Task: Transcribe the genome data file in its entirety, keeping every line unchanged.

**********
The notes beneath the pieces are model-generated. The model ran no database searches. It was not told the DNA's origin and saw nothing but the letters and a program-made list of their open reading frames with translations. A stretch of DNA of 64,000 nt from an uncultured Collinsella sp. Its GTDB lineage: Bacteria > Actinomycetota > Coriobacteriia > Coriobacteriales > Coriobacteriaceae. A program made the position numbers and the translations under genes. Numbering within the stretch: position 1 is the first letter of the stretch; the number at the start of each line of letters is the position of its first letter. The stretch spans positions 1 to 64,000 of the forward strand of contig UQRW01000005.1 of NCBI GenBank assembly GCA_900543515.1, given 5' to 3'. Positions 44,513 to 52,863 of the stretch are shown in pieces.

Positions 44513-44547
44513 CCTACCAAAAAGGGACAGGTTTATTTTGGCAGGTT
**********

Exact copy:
The notes beneath the pieces are model-generated. The model ran no database searches. It was not told the DNA's origin and saw nothing but the letters and a program-made list of their open reading frames with translations. A stretch of DNA of 64,000 nt from an uncultured Collinsella sp. Its GTDB lineage: Bacteria > Actinomycetota > Coriobacteriia > Coriobacteriales > Coriobacteriaceae. A program made the position numbers and the translations under genes. Numbering within the stretch: position 1 is the first letter of the stretch; the number at the start of each line of letters is the position of its first letter. The stretch spans positions 1 to 64,000 of the forward strand of contig UQRW01000005.1 of NCBI GenBank assembly GCA_900543515.1, given 5' to 3'. Positions 44,513 to 52,863 of the stretch are shown in pieces.

Positions 44513-44547
44513 CCTACCAAAAAGGGACAGGTTTATTTTGGCAGGTT